A Californian friend commented to me recently that NZ women have a reputation in the US for being ungroomed. She was shocked to learn that most NZ women don’t dye their hair or get weekly manicures and pedicures. More surprising still was seeing women in public without make-up on! It all reminded me of the way I sometimes hear American commentators cite laziness as the reason for French productivity growth being lower than in the US.
Any economist would explain both of these phenomena as resulting from different preferences across leisure and consumption. Weekly pedicures, maniures and hair dying takes up a lot of time that could be spent on other things. Similarly, French workers choose to work far fewer hours that American workers and enjoy more leisure time.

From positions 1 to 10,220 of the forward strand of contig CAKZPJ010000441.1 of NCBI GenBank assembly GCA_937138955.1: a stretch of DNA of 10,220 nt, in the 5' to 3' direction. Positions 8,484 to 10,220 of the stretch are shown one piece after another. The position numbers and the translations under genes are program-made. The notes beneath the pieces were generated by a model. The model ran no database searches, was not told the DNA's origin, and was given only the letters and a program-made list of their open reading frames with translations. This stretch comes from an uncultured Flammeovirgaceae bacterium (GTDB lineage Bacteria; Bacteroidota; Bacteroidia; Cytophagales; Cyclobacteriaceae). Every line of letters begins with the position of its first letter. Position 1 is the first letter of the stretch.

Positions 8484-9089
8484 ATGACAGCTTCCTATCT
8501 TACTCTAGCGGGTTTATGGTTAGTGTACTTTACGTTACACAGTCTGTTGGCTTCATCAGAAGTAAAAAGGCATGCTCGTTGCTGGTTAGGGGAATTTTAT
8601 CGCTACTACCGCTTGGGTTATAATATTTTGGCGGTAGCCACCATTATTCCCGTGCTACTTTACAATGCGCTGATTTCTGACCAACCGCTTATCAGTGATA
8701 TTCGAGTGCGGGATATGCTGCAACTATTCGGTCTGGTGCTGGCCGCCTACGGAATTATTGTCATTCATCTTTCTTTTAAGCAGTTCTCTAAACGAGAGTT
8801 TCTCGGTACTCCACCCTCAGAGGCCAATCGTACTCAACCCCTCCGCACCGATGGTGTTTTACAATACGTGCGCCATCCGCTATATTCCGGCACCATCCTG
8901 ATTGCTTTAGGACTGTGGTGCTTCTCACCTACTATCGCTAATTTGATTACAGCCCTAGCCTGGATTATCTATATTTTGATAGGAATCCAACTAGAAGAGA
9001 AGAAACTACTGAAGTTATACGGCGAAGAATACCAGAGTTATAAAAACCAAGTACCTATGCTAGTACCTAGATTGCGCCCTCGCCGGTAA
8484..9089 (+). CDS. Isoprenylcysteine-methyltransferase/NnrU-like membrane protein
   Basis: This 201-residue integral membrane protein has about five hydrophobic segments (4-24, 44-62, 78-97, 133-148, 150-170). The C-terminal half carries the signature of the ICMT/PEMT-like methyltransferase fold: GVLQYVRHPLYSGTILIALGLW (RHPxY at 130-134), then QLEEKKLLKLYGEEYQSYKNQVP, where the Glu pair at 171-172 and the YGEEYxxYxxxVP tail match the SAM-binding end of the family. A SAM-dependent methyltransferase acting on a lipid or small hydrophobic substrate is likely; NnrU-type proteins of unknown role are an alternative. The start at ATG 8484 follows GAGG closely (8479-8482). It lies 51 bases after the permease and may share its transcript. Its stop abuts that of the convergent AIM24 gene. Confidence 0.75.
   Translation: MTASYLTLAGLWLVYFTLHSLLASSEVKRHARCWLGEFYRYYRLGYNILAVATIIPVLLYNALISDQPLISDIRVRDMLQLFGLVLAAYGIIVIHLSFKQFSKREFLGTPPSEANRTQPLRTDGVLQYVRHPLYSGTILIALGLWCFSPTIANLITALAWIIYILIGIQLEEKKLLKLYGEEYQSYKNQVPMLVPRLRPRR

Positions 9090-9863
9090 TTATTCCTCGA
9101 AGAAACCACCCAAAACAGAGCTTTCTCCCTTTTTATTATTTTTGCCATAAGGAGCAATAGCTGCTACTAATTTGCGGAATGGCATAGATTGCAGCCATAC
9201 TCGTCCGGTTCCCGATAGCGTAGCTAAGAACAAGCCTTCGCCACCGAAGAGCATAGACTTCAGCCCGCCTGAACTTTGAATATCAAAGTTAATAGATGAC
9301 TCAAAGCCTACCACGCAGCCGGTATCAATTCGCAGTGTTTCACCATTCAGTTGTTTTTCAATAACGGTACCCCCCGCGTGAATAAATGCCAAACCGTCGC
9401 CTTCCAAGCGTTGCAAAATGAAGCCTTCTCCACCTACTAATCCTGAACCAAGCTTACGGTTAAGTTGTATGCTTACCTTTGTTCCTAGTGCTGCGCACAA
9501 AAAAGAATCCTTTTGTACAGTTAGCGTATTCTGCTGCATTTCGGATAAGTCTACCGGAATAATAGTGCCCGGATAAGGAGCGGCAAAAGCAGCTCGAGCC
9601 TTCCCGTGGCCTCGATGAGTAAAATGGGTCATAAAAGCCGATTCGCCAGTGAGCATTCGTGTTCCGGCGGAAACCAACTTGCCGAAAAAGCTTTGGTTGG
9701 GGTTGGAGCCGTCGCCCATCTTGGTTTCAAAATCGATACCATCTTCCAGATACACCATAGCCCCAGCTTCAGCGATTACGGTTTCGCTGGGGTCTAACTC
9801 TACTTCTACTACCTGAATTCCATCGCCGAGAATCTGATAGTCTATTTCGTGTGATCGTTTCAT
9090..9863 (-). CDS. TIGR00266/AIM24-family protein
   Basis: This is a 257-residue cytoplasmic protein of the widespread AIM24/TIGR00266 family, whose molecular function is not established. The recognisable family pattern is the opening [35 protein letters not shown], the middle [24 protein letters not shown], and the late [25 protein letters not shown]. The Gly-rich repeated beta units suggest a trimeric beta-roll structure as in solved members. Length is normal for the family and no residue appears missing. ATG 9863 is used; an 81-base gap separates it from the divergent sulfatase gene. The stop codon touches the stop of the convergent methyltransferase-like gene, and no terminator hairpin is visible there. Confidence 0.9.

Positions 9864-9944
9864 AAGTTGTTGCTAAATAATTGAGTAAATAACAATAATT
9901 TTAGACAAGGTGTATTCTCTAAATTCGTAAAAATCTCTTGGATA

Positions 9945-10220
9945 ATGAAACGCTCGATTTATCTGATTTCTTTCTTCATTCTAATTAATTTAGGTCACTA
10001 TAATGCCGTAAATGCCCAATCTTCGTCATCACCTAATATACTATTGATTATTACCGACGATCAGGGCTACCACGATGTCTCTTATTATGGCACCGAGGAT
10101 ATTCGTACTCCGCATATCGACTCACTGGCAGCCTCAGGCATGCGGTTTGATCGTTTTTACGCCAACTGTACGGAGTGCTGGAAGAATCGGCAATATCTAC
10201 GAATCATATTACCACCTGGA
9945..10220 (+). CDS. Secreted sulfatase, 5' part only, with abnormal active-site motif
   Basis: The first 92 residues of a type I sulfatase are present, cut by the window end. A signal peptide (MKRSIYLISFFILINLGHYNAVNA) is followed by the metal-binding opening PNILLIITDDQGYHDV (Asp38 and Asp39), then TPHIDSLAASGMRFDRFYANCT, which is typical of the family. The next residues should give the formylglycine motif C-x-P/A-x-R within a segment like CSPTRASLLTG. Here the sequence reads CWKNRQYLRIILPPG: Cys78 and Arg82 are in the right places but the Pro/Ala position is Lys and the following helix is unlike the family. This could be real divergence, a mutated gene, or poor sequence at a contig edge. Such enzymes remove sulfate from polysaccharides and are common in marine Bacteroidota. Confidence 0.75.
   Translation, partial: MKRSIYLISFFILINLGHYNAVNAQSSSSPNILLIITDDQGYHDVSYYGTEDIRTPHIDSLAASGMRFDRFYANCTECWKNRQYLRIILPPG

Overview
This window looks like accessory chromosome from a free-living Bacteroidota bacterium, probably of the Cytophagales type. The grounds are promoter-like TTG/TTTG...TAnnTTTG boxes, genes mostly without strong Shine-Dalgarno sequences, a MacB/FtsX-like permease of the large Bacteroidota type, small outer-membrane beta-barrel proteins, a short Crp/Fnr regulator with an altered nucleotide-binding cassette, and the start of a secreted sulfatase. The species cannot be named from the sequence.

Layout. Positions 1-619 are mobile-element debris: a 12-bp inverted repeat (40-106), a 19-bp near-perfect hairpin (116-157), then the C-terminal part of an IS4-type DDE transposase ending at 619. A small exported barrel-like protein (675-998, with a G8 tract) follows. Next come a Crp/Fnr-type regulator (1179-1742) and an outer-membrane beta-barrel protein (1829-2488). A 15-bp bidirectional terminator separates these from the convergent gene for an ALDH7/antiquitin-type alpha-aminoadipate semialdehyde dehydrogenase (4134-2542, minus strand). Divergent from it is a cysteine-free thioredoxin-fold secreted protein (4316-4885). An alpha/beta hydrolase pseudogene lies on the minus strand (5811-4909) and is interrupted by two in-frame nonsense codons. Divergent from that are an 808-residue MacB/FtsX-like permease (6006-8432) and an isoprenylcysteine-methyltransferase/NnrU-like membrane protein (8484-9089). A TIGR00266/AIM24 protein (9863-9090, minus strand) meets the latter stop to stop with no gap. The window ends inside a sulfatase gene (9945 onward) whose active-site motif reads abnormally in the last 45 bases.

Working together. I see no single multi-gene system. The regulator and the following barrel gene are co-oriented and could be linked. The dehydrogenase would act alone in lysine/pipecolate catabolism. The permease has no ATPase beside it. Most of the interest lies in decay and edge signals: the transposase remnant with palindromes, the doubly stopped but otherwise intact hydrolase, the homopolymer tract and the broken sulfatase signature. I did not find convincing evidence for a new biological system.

So do Americans simply value leisure time far lower than many other countries? Is consumption so important to them that they have little desire for free time to laze around? And, more troubling, why do some apply pejorative value judgments to those who have different preferences? What persuades people that consuming more to generate bigger GDP summary statistics makes their way of doing things ‘better’ than anyone elses? We need to remember that utility is unobservable and, unless someone wants what you have, their own way of doing things is probably ‘better’ for them.
I guess this is my ‘why can’t we all be more understanding of our differences and just get along’ moment. Group hug!